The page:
(CNN) -- Harvard Business School associate professor Ben Edelman is now in the running for "Most Disliked Guy on the Internet" -- and all because of $4.
According to Boston.com, the saga began last week when Edelman placed an order at a family-operated Boston-area Chinese restaurant named Sichuan Garden. He was hungry for sauteed prawns with roasted chili and peanut, stir-fried chicken with spicy capsicum, braised fish filets and napa cabbage with roasted chili, and shredded chicken with spicy garlic sauce.
When he placed his order, Edelman thought his meal would run him $53.35. But when he checked his receipt, he noticed he'd been charged an additional $4 -- or, as he noted in the first of several emails he sent to Sichuan Garden, an apparent "increase of $1 on each and every item."
Celebrated bartender Ran Duan, who manages the bar inside his parents' Sichuan Garden location, was the one to respond to Edelman's complaint. In doing so, he kicked off an epic three-day email exchange that ended with Edelman, who is also a lawyer and fashions himself as a "Web sheriff," considering legal action against the restaurant.
It turns out that the menu Edelman viewed on Sichuan Garden's website was out of date, which Duan apologized for and said he would fix.
This was Edelman's response:
"Under Massachusetts law, it turns out to be a serious violation to advertise one price and charge a different price. I urge you to cease this practice immediately," he wrote. "In the interim, I suggest that Sichuan Garden refund me three times the amount of the overcharge. The tripling reflects the approach provided under the Massachusetts consumer protection statute, MGL 93a, wherein consumers broadly receive triple damages for certain intentional violations."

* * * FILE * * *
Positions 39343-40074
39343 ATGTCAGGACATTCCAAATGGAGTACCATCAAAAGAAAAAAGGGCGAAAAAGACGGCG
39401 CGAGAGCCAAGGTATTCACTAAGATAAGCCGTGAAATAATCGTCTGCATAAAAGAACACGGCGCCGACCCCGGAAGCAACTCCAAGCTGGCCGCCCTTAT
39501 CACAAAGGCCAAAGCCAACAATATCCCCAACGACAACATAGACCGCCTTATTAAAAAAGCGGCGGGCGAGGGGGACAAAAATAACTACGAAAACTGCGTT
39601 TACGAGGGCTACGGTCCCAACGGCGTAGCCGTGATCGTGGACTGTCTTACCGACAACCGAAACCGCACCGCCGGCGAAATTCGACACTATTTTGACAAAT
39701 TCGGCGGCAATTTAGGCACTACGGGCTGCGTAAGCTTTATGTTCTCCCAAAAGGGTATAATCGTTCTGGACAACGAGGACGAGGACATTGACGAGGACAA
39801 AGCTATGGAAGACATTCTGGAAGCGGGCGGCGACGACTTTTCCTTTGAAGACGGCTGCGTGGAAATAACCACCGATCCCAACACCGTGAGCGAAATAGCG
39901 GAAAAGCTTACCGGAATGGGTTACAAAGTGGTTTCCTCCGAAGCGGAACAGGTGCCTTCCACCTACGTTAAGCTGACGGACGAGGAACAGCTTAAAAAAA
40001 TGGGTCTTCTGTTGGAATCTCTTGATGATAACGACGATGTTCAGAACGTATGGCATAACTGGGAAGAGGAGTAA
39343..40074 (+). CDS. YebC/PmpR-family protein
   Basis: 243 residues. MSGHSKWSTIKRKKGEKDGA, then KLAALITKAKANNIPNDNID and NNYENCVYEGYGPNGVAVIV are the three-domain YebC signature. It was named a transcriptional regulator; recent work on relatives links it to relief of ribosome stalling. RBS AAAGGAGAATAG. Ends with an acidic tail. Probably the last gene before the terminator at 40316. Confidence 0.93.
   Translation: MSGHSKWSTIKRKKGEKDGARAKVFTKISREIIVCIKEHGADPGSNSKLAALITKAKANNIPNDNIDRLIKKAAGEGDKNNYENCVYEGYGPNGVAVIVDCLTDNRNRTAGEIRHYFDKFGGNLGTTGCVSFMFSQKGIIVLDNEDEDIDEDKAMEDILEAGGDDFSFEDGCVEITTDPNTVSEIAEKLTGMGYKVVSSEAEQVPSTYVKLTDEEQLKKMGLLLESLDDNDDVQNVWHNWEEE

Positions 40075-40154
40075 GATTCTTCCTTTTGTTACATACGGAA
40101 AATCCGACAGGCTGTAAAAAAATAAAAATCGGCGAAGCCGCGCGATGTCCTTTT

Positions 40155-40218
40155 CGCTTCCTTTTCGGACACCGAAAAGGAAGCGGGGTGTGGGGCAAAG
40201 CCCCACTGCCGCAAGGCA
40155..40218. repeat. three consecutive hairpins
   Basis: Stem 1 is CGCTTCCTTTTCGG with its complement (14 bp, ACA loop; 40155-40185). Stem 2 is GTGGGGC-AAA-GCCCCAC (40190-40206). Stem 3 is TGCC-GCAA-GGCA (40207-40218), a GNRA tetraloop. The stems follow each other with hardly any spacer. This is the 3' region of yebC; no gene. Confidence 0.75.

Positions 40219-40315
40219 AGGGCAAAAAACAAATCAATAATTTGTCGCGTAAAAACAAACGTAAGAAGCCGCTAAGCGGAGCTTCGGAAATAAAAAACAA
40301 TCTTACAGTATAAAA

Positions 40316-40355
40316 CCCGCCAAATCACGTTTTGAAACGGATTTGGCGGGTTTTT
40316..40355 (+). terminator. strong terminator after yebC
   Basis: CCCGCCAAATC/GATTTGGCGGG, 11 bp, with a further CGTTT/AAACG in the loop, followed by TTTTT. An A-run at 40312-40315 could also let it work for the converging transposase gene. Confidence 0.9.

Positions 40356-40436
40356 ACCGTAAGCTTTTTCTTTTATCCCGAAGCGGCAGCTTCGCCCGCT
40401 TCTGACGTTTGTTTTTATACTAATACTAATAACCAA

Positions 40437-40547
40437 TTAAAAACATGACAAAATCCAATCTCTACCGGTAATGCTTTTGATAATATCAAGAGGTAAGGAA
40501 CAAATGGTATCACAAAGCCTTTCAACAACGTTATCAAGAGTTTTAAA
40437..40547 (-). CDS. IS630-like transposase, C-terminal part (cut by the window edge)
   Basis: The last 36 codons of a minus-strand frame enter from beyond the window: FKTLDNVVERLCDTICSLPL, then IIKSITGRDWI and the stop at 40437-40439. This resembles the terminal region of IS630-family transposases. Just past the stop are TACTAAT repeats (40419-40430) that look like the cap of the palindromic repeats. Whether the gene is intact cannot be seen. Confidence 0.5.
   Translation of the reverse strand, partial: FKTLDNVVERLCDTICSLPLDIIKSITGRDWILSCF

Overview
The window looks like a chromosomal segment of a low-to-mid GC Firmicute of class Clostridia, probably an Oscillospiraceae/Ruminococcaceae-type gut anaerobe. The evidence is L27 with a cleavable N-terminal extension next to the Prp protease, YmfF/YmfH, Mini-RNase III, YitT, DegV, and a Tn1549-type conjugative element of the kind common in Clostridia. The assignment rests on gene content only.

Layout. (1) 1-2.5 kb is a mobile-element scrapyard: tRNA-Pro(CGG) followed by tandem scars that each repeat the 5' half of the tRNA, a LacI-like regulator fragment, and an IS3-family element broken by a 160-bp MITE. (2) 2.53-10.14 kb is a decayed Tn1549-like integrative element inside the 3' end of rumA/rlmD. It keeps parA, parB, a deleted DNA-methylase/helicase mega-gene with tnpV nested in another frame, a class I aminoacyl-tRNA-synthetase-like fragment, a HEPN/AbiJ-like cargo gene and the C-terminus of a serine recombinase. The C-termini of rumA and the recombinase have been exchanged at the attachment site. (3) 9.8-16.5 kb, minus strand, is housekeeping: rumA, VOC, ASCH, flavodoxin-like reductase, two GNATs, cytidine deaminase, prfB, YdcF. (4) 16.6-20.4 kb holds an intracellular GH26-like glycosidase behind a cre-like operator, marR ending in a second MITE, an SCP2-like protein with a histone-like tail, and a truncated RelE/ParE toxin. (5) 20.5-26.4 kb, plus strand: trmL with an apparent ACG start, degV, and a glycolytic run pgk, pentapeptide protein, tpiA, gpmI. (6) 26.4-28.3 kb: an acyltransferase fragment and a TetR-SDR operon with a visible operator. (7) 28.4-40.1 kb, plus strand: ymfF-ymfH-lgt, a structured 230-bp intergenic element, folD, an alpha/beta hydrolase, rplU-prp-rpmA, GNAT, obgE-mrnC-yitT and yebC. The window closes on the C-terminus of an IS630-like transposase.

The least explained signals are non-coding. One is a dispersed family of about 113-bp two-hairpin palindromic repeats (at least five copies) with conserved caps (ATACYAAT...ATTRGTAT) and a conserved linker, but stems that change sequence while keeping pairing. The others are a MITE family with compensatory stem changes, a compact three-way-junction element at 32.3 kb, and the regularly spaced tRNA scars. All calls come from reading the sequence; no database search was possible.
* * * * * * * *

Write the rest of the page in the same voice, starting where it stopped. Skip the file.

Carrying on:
Whether Edelman offered a correct interpretation of the law in that instance has been up for debate. But Edelman's email exchange with Duan didn't end there. After Duan offered to pay Edelman $3 as restitution, the professor replied that giving only him a refund would be "an exceptionally light sanction for the violation that has occurred." As a result, Edelman told Duan that he'd reported the issue to local authorities and hoped that would cause the restaurant to "identify all consumers affected and to provide refunds to all of them."
After more back-and-forth, Duan eventually had to ask: "Is this really worth your time?"
For Edelman, the answer seems to be "yes." He told Business Insider in a statement that "the restaurant at issue knew the website prices had been 'out of date for quite some time.' At what point should they do something about it? I'm pleased to have at least gotten the problem fixed for the benefit of others."
Edelman may be pleased, but several observers are not. On Twitter, he's been raked over the coals, with some accusing him of living up to the worst stereotypes about lawyers and Harvard minds.
His interaction has even put some students at Harvard Business School on the defense. There's now a fundraising campaign to give to those in need with the hope that it'll help counteract the "negative stereotypes of Harvard and HBS (that) were reinforced" with Edelman's dispute. The online campaign is asking "all Harvard students to flip the script by donating $4 to provide food for those in need."
And for Sichuan Garden, this feud has turned into some good publicity. The restaurant's Yelp page has received a steady stream of positive comments over the past few days, even from folks who have yet to taste the food.
"I live in NYC, so I haven't eaten here," said one Yelp user named John C. "But read the boston.com story about the Harvard B School prof/troll slamming them over a $4 dispute, and just wanted to show my support and respect for how the owners handled themselves and the troll. Respect."
Neither Edelman nor Duan could be reached for comment.